Reduction of Asthma Attacks Binds to Laminar Air Flow Device

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With the pollution in rise anywhere, most especially in the cities, it is not shocking to known that respiratory disorders are now common. In fact, without us knowing, there are as many people having respiratory problems than we thought. Common colds, allergy, rhinitis, bronchitis and other upper and lower respiratory ailments are now being suffered by both young and adult population.

Asthma, in particular, is one of these respiratory disorders that occurs in frequent attacks due to exposure to allergens or irritants that causes the airway to narrow and breathing to be impaired. The inflammation of the airway lining produces wheezing as the patient breathes.

Common symptoms may include difficulty in breathing, cough, shortness of breath, intercostals retractions (evident inward movement of the rib muscles) and even chest pain in severe cases. There are lots of management that can control asthma attacks and exacerbation; drugs like bronchial dilators, decreasing mucus production drugs (Leukotriene inhibitors), and corticosteroids (prevents inflammation of airway lining). However, avoiding of the pollutants and allergens are still the main line of defense and prevention of asthma.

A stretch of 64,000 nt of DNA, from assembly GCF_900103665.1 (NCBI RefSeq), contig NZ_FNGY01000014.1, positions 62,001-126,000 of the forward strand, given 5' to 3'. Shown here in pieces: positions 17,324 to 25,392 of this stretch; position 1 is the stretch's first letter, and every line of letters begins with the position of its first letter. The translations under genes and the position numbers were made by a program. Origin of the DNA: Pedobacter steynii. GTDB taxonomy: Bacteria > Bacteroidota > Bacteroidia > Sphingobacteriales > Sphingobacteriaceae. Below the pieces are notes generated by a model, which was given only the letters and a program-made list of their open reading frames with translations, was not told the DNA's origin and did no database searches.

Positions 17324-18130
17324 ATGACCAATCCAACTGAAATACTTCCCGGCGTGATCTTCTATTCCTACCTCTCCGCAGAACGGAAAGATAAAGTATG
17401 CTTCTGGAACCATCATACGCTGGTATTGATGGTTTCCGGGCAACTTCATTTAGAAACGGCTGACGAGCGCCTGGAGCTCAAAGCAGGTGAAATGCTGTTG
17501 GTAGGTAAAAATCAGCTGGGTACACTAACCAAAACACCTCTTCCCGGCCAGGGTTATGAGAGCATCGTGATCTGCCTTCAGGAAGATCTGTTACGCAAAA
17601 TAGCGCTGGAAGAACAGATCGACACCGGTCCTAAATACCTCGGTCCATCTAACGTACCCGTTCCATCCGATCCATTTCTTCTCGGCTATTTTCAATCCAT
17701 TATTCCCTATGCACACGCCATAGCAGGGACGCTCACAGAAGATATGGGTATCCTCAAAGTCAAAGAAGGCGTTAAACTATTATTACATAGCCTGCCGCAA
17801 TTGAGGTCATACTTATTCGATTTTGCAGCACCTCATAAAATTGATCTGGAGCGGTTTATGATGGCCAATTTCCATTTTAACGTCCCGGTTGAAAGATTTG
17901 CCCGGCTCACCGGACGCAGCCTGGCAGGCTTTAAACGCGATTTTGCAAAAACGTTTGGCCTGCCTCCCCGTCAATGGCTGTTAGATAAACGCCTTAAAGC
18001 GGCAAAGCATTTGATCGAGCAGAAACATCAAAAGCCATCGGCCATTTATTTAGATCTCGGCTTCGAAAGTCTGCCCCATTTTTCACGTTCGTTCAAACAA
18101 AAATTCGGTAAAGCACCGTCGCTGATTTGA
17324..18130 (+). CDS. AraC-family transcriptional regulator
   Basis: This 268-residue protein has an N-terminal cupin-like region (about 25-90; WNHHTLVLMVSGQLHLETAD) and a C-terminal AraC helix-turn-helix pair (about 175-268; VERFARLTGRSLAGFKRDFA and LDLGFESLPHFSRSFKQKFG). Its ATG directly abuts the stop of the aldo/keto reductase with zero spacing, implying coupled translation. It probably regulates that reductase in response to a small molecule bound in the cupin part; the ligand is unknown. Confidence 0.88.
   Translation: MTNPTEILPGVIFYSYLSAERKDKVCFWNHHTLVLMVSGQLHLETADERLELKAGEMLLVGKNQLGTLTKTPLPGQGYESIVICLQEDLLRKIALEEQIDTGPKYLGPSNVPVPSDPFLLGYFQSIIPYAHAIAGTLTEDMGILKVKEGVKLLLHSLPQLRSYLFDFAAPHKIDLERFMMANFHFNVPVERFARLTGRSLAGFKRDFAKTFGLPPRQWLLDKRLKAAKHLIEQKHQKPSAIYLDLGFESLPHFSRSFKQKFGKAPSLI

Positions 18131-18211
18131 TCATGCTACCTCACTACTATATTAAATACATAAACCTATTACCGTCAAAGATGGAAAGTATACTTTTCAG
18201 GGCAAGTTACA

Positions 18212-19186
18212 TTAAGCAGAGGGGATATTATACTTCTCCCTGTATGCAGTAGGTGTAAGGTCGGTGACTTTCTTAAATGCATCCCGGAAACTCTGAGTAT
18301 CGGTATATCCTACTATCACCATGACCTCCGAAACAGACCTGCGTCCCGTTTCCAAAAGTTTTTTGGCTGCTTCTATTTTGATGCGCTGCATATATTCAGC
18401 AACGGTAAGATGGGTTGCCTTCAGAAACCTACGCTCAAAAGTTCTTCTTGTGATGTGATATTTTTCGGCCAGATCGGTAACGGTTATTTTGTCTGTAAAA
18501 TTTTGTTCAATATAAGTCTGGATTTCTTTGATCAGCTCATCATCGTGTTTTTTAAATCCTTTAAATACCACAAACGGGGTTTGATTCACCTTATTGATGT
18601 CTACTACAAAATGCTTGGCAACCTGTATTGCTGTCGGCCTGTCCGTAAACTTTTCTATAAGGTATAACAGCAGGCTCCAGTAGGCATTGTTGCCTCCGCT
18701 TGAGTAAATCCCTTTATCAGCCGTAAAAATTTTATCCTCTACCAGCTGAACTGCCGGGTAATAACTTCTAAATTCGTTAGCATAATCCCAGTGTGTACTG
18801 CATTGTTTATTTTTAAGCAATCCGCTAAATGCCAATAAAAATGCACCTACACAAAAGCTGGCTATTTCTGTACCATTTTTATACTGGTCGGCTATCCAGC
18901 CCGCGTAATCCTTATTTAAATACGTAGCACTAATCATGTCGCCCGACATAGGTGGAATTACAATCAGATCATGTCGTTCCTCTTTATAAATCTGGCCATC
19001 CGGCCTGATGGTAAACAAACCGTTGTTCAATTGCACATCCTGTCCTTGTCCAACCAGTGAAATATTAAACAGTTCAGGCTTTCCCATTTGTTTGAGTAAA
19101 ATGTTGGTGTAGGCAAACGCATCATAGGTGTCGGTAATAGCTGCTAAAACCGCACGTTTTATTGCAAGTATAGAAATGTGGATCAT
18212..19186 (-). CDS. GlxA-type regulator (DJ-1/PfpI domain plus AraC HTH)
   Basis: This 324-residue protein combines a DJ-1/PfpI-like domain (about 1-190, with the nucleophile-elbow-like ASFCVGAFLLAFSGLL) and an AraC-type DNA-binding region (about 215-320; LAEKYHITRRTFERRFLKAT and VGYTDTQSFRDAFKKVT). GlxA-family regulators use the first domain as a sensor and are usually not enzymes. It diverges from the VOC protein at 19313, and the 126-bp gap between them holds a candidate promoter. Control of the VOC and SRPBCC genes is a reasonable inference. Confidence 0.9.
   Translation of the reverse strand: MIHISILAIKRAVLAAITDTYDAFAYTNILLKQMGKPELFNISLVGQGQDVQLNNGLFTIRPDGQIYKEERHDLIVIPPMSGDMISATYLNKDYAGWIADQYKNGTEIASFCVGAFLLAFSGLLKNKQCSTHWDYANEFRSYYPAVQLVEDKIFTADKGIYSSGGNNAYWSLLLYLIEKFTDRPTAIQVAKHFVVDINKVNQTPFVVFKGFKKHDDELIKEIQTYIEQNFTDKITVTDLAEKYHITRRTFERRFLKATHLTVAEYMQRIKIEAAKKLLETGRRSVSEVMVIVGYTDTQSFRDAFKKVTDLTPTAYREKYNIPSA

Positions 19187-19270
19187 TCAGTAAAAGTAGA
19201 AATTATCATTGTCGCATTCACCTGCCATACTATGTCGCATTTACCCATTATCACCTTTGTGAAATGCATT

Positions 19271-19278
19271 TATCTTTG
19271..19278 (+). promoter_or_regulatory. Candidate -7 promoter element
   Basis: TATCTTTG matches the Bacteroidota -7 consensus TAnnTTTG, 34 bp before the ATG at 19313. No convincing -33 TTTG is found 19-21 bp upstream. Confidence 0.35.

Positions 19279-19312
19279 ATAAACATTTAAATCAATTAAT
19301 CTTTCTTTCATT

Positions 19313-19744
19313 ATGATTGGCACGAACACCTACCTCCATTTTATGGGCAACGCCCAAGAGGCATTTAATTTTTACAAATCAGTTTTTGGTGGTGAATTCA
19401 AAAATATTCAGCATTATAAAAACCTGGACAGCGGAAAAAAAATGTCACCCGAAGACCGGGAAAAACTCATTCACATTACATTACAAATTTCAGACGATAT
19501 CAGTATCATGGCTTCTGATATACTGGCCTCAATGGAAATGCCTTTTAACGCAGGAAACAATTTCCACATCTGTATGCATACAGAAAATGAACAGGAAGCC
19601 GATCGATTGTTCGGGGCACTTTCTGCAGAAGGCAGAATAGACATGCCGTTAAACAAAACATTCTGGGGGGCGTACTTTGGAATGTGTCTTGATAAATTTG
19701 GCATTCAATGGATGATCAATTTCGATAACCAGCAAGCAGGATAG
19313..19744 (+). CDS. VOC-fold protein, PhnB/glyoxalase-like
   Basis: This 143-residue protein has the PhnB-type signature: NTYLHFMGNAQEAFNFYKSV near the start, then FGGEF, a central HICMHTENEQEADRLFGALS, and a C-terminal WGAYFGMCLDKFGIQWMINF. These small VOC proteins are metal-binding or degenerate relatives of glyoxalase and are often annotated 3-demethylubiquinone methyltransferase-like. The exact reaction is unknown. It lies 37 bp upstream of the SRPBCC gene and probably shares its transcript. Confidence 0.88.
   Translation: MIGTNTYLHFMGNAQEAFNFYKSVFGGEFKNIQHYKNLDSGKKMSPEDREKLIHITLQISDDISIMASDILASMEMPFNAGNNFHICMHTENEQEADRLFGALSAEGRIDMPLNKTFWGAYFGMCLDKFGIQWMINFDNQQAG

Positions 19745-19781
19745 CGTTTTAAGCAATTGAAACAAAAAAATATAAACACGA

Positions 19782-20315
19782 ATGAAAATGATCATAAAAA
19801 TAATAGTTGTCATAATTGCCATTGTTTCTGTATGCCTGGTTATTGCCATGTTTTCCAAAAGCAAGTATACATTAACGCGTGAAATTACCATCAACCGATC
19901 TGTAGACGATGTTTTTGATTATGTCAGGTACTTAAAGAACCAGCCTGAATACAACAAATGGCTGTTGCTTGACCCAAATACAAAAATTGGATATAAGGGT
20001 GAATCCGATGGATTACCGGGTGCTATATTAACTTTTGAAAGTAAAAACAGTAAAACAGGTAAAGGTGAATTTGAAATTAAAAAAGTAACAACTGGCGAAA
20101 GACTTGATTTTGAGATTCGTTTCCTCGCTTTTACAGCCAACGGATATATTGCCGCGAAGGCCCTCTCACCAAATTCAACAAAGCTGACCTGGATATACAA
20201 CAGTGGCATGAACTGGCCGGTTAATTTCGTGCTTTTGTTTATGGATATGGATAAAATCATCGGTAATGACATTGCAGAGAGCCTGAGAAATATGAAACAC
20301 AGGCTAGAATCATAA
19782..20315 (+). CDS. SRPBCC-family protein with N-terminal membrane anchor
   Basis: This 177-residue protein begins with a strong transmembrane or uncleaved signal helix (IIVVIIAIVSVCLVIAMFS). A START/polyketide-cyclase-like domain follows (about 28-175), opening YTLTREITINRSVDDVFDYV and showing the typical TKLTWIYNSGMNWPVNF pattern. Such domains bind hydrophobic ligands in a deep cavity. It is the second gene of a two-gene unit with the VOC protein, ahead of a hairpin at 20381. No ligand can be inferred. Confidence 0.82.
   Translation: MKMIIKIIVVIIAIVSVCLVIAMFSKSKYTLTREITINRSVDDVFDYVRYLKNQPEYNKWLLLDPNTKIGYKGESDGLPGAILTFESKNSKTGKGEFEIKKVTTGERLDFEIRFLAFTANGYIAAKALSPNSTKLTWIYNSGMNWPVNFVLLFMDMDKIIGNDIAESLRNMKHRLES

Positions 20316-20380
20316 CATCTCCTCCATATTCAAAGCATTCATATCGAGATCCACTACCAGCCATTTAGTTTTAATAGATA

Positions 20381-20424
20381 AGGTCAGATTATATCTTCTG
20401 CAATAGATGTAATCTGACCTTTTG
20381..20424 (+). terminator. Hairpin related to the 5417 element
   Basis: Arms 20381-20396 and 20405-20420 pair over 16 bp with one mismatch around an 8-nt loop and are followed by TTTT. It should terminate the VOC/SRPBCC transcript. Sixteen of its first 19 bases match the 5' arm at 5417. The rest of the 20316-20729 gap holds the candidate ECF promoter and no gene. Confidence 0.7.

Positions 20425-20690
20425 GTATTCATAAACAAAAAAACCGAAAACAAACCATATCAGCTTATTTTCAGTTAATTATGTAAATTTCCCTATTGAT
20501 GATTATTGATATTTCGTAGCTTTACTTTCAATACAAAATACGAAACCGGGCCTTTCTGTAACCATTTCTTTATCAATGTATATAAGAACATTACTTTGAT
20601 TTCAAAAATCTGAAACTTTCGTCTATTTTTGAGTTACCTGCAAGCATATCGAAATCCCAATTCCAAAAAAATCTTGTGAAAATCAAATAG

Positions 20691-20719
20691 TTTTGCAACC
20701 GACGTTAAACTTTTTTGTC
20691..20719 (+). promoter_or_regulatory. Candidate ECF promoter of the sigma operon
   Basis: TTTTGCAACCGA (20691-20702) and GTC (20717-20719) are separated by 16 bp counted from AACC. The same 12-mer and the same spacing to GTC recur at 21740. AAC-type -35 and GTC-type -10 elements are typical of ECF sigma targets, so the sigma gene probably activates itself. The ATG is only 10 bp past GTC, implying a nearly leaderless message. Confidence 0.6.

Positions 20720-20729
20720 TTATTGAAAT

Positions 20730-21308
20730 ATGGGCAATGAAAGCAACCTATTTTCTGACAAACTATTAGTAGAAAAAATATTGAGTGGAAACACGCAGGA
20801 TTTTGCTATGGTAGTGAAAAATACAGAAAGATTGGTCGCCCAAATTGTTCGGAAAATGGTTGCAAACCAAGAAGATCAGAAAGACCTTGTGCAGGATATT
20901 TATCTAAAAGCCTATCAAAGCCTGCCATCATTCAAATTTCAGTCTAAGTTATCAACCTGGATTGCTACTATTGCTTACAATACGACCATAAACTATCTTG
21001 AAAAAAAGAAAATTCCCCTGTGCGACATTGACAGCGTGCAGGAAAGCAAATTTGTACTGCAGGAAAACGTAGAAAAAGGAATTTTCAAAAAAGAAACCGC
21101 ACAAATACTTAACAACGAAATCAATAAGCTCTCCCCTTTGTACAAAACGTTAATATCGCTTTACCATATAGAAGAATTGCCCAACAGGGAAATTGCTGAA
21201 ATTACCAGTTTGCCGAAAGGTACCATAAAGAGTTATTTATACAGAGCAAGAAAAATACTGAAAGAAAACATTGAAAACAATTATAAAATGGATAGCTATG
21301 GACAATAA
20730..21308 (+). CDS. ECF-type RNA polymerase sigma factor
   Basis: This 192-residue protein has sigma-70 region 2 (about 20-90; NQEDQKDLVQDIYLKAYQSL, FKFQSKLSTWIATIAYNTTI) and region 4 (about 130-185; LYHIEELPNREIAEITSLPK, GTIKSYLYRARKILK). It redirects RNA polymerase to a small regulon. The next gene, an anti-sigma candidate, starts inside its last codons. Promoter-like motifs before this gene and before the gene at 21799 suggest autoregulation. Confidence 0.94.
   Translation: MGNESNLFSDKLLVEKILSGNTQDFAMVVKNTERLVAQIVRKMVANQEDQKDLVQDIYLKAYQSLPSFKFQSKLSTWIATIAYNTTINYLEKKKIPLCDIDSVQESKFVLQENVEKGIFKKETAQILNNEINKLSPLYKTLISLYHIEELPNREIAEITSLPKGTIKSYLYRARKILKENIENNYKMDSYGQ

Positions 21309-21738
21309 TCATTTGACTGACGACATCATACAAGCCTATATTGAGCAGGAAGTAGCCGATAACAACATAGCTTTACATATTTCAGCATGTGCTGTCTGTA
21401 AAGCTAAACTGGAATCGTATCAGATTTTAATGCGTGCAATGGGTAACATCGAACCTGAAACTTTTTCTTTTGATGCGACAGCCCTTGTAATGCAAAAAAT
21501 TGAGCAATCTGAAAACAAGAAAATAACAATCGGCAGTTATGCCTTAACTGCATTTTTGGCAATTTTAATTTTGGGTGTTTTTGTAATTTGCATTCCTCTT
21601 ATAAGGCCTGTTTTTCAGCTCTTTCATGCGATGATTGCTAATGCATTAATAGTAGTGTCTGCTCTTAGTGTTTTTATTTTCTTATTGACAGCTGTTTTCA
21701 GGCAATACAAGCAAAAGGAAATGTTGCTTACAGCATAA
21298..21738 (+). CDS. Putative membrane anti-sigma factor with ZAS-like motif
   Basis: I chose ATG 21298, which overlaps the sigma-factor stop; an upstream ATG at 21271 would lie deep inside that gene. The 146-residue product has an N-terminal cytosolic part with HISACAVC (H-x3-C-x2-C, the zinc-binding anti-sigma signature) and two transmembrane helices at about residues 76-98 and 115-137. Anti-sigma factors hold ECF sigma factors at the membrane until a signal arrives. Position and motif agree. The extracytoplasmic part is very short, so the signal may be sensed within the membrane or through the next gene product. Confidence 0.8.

About 18 years running in the market, Temperature-controlled laminar airflow (TLA) is a device termed to as air shower displacing air particles in the breathing zone of patients. The device is placed at the head part of the bed and looks like a circular beam. Somewhat slightly cooler air and filtered air are being delivered by the air shower device with downward pressure causing the particles and allergens to be conveyed in a different direction other that upward moving to be inhaled by the patient.

John Warner, MD, from Imperial College London, and colleagues in Thorax made known to public that the Temperature-controlled laminar airflow (TLA) reduces the occurrence of atopic asthma and improvement in the quality of life of certain patients after one year of night exposure to Temperature-controlled laminar airflow (TLA).

Asthma Quality of Life or Pediatric Asthma Quality of Life Questionnaires (AQLQ) was used and found out better results among children aging 12 year below and above. The study includes about 312 participants with uncontrolled atopic asthma and was exposed during their sleeping time on the Temperature-controlled laminar airflow (TLA) with a programmed 12 hours running time.

“The reason that nocturnal TLA is successful where so many other approaches have failed may be the profound reduction in inhaled allergen exposure which this treatment achieves.” explained by the authors due to some adverse effects that had developed even it was not  directly related with the treatment regimen.

They also acknowledged the inadequacy of their study as to the small number of population that they used and the self-reported quality of life as an effect of TLA.





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